2017 Transplant and Organ Donation Calendar: Rebeca Vaisberg de Lustgarten
Some say family is a warm blanket that surrounds us when we are most vulnerable.
For Rebeca Vaisberg de Lustgarten of Caracas, Venezuela, that aphorism was never more evident than when she needed a liver transplant to fight cancer in the bial duct in 2015.
Her husband; her brother, Favel; and her children, Saul and Monica, clamored for the opportunity to donate part of their liver to her, but her sister-in-law, Myrna Hirshhaut, ultimately gave her the gift of life.
"I wish everybody could have a family like ours," says Rebeca, 54. "Each and every one of them has been so supportive."
In May 2015, Rebeca first noticed her skin was becoming yellow. Her husband Natan's brother, Leonardo, a neurosurgeon, helped her navigate the world of specialists until she ultimately discovered she had cancer in the bial duct. He brought her to University Hospital in Madison to see an old medical school classmate, transplant surgeon Luis Fernandez, MD, who told Rebeca her best chance at survival was to receive a liver transplant from a living donor.
"Because of the way organs are allocated," explains Dr. Fernandez, "Rebeca would have had to wait about a year for a new liver. She would not have been able to live that long."
Rebeca began undergoing chemotherapy and radiation therapy treatments at University Hospital while specialists in the UW Health Transplant Program tested potential donors. Natan was set to be a donor ... until he discovered he had a soft tissue sarcoma attached to his kidney and needed to undergo a surgery of his own. While Rebeca was recovering from her transplant, he was healing, too. "He was joking with Dr. Fernandez that we should have a hospital room with a king-sized bed," says Rebeca.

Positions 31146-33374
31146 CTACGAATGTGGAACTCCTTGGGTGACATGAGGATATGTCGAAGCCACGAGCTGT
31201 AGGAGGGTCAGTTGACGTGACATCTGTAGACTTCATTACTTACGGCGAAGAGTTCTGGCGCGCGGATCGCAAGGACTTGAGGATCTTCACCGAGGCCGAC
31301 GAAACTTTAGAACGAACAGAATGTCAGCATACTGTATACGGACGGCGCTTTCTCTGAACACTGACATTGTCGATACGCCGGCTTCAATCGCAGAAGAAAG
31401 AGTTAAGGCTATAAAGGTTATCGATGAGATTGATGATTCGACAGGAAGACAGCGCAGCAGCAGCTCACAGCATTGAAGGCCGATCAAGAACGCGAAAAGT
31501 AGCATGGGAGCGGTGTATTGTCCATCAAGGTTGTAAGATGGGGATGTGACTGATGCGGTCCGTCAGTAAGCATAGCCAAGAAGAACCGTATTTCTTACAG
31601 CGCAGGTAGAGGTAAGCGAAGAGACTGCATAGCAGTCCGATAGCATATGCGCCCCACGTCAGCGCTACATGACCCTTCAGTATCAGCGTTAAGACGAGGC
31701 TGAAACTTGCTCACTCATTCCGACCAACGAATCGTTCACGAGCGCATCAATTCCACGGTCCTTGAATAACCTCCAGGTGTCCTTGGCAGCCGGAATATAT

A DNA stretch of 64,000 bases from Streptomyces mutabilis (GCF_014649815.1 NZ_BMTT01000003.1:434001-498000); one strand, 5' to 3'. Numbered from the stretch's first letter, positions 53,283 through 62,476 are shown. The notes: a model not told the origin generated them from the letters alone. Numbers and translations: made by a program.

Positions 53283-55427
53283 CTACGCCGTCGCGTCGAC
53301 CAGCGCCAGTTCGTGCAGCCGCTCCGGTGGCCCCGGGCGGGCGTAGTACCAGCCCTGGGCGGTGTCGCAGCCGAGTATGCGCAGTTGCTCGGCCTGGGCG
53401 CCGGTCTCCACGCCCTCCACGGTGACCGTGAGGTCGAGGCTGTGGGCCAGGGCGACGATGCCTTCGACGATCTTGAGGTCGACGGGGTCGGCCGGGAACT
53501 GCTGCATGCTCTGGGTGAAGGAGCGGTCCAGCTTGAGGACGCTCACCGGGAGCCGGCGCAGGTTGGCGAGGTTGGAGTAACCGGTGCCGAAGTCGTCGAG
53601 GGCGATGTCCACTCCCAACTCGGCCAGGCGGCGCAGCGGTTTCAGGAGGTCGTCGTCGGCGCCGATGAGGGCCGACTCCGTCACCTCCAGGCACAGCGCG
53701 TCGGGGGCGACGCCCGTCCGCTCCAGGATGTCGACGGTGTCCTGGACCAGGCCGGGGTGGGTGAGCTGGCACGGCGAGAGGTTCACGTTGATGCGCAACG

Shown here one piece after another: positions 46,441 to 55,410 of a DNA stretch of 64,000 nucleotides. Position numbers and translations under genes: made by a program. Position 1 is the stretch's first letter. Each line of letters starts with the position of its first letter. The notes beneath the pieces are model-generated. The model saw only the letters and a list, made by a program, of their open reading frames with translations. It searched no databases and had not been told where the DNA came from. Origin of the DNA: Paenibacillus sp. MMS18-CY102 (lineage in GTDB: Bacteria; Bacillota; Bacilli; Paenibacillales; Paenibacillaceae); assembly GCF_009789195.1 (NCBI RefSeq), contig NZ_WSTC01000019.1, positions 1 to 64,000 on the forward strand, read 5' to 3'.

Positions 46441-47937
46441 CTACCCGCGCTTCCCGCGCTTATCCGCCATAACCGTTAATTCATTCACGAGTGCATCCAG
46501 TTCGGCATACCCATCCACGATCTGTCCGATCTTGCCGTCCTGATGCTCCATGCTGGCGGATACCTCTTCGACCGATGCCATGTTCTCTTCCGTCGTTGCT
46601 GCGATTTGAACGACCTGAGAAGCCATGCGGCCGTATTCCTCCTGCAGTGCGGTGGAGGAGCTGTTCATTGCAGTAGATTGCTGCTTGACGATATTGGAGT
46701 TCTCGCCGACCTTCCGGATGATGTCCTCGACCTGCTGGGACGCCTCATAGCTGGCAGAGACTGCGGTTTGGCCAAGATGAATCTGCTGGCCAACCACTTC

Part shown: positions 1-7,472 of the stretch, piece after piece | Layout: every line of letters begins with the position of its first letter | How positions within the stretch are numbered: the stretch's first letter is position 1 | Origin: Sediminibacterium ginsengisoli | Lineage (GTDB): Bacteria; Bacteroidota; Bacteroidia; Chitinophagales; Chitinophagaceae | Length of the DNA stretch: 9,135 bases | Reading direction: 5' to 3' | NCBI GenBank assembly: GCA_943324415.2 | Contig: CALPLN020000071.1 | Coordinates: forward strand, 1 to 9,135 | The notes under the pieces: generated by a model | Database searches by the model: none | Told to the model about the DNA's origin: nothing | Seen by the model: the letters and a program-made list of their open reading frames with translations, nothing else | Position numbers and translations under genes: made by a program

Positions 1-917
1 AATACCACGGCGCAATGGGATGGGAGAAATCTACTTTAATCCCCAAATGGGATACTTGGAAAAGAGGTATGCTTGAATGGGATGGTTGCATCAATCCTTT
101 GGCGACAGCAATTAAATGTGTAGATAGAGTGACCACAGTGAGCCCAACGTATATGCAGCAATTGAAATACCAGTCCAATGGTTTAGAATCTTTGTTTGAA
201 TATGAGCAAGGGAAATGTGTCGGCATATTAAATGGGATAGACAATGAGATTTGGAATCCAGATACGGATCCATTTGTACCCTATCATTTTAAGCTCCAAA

Natan and Rebeca rented an apartment big enough to house all the family members and friends who came to care for them while she recovered. Dr. Fernandez and his wife, Sandra, also became like family to the couple who were still adjusting to life far from home.
"I am so grateful to both of them," says Rebeca. "Not only is he a great physician and surgeon, but a great human being. And Sandra has taken great care of me, always calling to check up on me."
Rebeca and Myrna have become much closer through the transplant process. "There are no words to thank her for what she did," says Rebeca. "She went through so much and put her own life at risk."